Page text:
Mr. Gagnon:  Advised that Ms. Ventolieri can write her comments right a way to DES and voice her concerns.  In this particular case, it would be nice if they came down and walked the property.  Abutters can hire an attorney to voice concerns and ask, “What can we do?”  Mr. Gagnon went on to say that Honey Lane is 2,400-ft long, and that is the maximum for a dead end street.  If a builder wants to put in more homes beyond the 2,400-feet then he has to do connectivity.  The final decision is with the Planning Board but you people can work toward a compromise.  You might even come before the Conservation Commission to see if this land can be purchased (and protected), or help buy the land.

 

Deborah Waters:  She was on the Conservation Commission with Alicia Hennessey at the time Irene Drive was proposed so is aware of the whole issue of impacting the wetlands.  Gove Environmental Services, at that time, said that this piece of land would qualify as a Prime Wetland and that maybe we should contact Dr. Richardson to qualify this as a Prime Wetland.  Maybe he could make some recommendations.  There is supposed to be a 100-ft buffer.  Any properties that border Beaver Brook are under the Shoreline Protection Act and has a whole other set of regulations.  Ms. Waters offered her help to the group in writing any documents that might have an impact in the decision-making.

 

Mr. Yarmo:  Expert testimony has more impact or recognition in the courts over a private citizen.  There was a piece of land on Dutton Road that the Conservation Commission was involved in whereby I took a stand that the buffer was being encroached and we needed it for the wetlands and I made this recommendation to the ZBA.  The ZBA denied the application which I thought was the right thing to do.  The landowner appealed it and supplied a wetland scientist who provided expert testimony and the court found in favor of the landowner because we “the town” did not have rebuttal “expert” testimony.  The judge threw the Zoning Board of Adjustments ruling out.  They discredited my testimony.

 

Shirley Wakefield:  Explained that one of the things that they did for the Picard property was they hired a wetland’s scientist.  They reviewed the property and made a report on a report that had already been done.  They got a favorable report due to the scientist that was hired.  The cost for the scientist was about $2,000.00.  Everyone in the neighborhood was approached and was asked to help with this expense.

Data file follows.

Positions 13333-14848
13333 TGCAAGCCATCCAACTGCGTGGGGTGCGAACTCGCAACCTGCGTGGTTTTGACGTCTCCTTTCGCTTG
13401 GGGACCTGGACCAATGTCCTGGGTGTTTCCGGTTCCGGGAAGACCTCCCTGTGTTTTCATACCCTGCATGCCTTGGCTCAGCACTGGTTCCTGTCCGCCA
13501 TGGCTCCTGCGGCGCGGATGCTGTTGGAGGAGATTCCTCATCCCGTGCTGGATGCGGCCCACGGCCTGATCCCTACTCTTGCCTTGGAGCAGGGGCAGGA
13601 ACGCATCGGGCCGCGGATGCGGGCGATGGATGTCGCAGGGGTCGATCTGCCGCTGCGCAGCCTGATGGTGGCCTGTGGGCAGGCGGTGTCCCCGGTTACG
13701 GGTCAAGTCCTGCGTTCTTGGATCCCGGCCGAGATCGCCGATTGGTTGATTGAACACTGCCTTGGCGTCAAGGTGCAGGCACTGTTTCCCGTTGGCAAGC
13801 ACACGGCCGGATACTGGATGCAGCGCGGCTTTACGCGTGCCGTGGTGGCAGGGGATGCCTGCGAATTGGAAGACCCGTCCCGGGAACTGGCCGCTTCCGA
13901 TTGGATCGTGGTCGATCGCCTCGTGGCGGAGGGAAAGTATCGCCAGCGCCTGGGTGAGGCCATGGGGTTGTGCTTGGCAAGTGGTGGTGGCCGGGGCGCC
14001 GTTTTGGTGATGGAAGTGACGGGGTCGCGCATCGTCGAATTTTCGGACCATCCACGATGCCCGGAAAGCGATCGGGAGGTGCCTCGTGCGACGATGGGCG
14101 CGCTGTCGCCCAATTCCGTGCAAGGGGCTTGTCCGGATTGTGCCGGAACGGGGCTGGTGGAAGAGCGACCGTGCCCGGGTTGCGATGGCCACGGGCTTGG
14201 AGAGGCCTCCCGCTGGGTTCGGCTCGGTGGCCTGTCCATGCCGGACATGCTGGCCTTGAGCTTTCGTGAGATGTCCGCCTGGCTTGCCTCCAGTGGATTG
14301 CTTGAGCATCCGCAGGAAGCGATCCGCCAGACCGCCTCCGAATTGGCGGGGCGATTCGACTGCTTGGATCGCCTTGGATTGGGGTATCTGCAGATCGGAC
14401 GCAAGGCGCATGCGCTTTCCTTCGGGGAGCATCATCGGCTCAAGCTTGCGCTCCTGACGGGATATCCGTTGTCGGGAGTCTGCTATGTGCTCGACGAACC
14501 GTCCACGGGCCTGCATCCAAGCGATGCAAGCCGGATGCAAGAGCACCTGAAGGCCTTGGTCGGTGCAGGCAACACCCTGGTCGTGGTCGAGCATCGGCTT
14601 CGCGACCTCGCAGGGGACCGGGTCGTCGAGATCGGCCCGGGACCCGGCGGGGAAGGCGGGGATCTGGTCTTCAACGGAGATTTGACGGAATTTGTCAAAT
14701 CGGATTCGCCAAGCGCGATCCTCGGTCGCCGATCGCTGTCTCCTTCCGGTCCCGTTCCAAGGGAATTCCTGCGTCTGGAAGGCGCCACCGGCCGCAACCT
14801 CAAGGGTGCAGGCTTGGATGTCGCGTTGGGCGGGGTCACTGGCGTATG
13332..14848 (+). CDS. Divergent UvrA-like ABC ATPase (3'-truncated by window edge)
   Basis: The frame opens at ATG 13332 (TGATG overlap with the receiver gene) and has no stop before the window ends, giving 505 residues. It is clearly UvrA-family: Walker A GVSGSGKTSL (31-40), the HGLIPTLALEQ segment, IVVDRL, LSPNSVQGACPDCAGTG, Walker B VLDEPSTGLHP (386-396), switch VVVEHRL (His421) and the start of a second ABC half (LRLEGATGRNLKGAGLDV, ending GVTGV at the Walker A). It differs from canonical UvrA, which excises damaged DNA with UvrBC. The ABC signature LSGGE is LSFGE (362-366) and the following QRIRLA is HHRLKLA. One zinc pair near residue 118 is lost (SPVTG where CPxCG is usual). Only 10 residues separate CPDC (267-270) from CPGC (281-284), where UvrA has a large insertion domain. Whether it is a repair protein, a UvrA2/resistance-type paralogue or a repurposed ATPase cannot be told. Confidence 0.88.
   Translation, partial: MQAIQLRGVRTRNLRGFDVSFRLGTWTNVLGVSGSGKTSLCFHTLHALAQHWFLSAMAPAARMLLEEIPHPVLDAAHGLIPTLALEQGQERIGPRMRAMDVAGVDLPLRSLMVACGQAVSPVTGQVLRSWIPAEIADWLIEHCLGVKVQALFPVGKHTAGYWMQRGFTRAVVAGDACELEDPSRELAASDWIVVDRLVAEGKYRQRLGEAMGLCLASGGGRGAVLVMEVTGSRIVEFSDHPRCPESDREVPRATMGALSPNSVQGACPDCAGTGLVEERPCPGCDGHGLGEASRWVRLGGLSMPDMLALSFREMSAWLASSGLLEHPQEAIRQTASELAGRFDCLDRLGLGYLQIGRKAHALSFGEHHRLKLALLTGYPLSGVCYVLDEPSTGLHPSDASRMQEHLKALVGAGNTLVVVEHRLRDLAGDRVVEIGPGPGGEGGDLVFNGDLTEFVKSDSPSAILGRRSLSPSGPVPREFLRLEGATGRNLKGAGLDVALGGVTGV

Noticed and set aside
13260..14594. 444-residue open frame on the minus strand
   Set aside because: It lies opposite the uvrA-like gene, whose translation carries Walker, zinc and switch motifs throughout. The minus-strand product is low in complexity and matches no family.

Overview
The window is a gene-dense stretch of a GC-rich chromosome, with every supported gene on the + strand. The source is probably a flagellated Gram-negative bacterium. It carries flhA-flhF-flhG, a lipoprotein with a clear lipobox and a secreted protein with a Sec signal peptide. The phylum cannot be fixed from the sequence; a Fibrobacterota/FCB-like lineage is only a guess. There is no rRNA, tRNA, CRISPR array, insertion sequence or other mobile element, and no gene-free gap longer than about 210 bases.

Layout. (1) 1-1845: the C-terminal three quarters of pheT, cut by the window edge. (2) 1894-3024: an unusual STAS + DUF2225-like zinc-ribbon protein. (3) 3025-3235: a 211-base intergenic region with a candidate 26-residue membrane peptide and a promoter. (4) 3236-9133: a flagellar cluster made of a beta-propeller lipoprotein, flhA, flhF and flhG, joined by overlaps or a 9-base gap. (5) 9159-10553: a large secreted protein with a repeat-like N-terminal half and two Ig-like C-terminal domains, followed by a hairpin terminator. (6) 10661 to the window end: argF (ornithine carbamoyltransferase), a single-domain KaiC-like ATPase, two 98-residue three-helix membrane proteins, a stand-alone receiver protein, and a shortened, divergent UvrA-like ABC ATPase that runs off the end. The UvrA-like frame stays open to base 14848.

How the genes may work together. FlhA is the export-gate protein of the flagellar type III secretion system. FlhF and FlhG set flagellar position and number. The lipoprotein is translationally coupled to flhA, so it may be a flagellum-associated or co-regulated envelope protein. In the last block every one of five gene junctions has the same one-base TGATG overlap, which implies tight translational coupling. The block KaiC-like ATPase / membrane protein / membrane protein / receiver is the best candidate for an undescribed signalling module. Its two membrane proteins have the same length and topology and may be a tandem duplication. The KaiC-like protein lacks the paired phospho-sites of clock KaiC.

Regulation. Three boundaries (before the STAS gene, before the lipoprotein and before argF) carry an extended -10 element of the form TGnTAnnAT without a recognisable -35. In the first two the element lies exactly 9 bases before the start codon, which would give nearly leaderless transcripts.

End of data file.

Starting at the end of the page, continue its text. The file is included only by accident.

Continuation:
Chairman Yarmo asked for a motion to invite Dr. Richardson to this site to get his opinion as soon as possible with regard to crossing the wetlands.

 

MOTION:  (Sanjay Kakkad/Paul Gagnon) to invite Dr. Richardson to Pelham to review the area of Irene Drive/Thomas Avenue extension for his opinion with regard to crossing the wetlands.

 

VOTE:  5-0 Motion passes.

 

Chairman Yarmo said there are many wetlands in town that need to be studied and that some would qualify as a prime wetland.  He also said that volunteers could work with the experts to do this.  He estimated a cost of $2,500.00 per wetland study.

 

Map 2, Lot 5-75:  Keyes Hill Road Reality Trust – (proposed 7 lot subdivision) Known as Parkside Drive Subdivision – Dredge & Fill Application

 

A revised plan was submitted which showed a change of location of the driveway and the road that the Conservation Commission had requested.  The plan that was reviewed previously was not the plan that came with the dredge and fill application.  Bob will reference the change in the letter.  There were three items.  One was moving the road, one was moving the driveway and there was to be no cutting of a particular tree that provides a canopy to the wetlands.

 

MINUTES APPROVED w/ revisions:

 

2/12/03

5/14/03

9/3/03

 

MOTION TO ADJOURN  (Sanja Kakkad/Paul Gagnon)

 

Vote:  5-0 to adjourn

 

Meeting Adjourned 9:05 p.m.

 

                                                                        Respectfully submitted,

 

 

                                                                        Glennie M. Edwards

                                                                        Recording Secretary